As China’s reopening starts to take shape, investor focus is increasingly seen shifting from frenzied stock bets to longer-term plays such as consumer and health-care shares.
Money managers are zeroing in on companies that’ll benefit from a reopening-led economic recovery instead of travel and catering firms whose shares have jumped sharply in the early days of the rally. Some are positioning for a full easing of Covid restrictions to take place by March, even if the journey toward that end may be bumpy.
“With the trajectory of the economy set to be back on track, it is time to shift focus from stocks primed to jump on short-term changes,” said Hua Tong, fund manager at Shenzhen Zhengyuan Investment Co. “We can now afford to take the longer-term view to seek out opportunities -- and the biggest unrealized opportunity is in the consumer sector.”
November’s historic rally is being seen as a game-changer for Chinese equities after months of gut-wrenching swings fueled by rolling lockdowns that many said were the single-biggest drag on the market. Investors are seeking potential buys as Beijing gradually relaxes curbs that combined with a property crisis made key Chinese gauges the world’s worst performers for much of this year.
Recent measures from authorities include allowing some low-risk patients to isolate at home and loosening restrictions in select cities, with the official rhetoric on Covid also coalescing around a softer tone.
“The reopening trade will be led by consumption and health care in the coming months,” said Li Changmin, fund manager at Snowball Wealth. “Guangzhou’s surprise reopening, even with its high case count, has fired the first shot, and this could expedite the time line for ending Covid Zero.”
Li expects a full reopening to occur before China’s annual parliamentary meetings take place in March. “Life returning to normal would mostly benefit the blue-chip names which have suffered huge valuation discounts, whereas the upside for travel and airlines stocks has been mostly priced in,” he said.
The CSI 300 Consumer Staples Index is trading close to 22 times its one-year forward earnings, compared to an average of almost 27 times over the past three years. Heavyweights such as liquor manufacturer Kweichow Moutai Co. and dairy product maker Inner Mongolia Yili Industrial Group Co. are down about 40% from last year’s peaks.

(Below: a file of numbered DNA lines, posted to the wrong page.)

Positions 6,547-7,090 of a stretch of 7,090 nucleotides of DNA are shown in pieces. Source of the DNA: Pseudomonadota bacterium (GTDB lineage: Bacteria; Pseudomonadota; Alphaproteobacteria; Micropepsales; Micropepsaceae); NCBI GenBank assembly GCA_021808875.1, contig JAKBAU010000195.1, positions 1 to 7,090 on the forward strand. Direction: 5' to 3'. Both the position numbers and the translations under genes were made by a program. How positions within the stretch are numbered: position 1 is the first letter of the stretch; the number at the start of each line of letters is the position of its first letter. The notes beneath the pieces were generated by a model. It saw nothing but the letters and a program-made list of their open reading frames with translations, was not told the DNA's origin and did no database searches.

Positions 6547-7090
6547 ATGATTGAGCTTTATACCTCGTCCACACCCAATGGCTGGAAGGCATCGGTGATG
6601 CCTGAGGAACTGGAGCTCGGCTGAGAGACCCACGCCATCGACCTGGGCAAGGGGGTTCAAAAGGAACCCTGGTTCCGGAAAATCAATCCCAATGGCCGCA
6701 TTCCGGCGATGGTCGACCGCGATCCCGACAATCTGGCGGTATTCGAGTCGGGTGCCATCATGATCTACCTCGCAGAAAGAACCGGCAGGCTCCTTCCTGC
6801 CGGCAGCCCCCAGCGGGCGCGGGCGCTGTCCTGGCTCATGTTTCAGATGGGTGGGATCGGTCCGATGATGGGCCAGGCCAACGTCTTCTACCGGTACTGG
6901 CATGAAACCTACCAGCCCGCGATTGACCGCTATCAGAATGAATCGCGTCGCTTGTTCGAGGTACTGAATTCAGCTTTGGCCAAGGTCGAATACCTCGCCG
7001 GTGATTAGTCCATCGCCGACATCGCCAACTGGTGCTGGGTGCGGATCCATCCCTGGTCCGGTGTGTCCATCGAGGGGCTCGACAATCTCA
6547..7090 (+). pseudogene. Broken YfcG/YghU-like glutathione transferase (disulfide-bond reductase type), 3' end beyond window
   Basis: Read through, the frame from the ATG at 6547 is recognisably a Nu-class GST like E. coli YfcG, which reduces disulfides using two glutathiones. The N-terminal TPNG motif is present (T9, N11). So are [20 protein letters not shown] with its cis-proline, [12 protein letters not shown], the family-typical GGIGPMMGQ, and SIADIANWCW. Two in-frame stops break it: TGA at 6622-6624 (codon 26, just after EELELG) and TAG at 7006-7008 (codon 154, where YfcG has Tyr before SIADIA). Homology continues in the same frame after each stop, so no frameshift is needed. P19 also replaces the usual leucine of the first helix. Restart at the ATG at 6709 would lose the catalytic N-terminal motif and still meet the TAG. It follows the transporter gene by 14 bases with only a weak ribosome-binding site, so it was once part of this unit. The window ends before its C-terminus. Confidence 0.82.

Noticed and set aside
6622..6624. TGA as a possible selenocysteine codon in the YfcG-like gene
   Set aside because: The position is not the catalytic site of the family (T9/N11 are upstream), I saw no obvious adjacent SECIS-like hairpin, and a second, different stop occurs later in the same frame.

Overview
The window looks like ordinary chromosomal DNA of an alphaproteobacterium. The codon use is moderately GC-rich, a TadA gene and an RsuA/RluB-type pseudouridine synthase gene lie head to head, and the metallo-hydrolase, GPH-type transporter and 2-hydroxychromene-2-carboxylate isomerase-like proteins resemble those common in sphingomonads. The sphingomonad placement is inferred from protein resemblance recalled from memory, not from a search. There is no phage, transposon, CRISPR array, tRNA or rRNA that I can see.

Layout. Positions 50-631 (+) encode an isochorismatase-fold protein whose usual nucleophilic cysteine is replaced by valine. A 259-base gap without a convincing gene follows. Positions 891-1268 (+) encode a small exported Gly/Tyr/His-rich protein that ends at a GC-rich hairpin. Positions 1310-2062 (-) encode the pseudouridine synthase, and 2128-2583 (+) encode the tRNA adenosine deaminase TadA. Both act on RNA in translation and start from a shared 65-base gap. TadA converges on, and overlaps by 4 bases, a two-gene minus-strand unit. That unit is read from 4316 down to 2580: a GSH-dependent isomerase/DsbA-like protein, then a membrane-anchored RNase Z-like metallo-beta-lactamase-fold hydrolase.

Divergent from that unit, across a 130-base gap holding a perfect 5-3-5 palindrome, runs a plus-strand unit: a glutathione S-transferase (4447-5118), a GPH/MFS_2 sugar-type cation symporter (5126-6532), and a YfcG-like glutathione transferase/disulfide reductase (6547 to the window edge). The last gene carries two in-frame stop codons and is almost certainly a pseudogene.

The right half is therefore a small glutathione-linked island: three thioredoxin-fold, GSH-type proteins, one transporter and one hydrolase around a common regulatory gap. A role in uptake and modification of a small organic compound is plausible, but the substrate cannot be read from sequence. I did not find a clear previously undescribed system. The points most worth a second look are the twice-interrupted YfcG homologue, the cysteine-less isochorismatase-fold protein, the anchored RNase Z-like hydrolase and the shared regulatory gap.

The initial leg of the reopening trade has seen more volatile stocks lead the charge. Shares linked to the travel, catering and pharmaceutical industries have been among the prime beneficiaries.
For example, Xi’an Tourism Co. jumped 37% in November while hotpot chain Haidilao International Holding Ltd. rallied 64% in Hong Kong. Shanghai Shenqi Pharmaceutical Investment Management Co. surged as much as 100% in November on speculation that a drug manufactured by the firm would be used to treat Covid patients.
Meanwhile, Moutai and Yili ended the month with gains of about 18% and 14%, respectively.
More broadly, the Hang Sang China Enterprises Index soared 29% in Hong Kong in November, the most since 2003. China’s benchmark CSI 300 Index jumped almost 10% in its best performance since July 2020. The rally has eased since, with the gauges little changed over two sessions in December.
Paul Pong, managing director at Pegasus Fund Managers Ltd. favors consumer stocks such as sportswear and car makers which are expected to beat their peers when spending picks up. “Big tech firms that have been laggards, like Alibaba and Tencent, will also outperform as they have high beta and benefit directly from a consumption recovery.”
To be sure, some still see room for a further rally in the traditional cohort of reopening plays. Manishi Raychaudhuri, Asian equity strategist at BNP Paribas, says that stocks related to tourism, restaurant chains, e-commerce, Macau gaming and retail-focused REITs may notch up more gains.
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“Other Asian markets, like Thailand, also offer interesting exposures to this theme – through airports and hotel chain stocks,” he said.
All said, an increasing number of investors are setting their sights on the longer-term play even though China’s exit from Covid Zero may be fraught with challenges.
“Reversing course is going to be like walking on a tightrope, full of adjustments in both directions in the search for the most desirable solution,” said Liu Xiaodong, partner at Shanghai Power Asset Management Co.
“This means that many of the reopening plays may be prone to flip flop and end up moving horizontally,” Liu said. “If anything, I think health-care does have potential, whichever way the tide turns in the short term, people are going to need treatment.”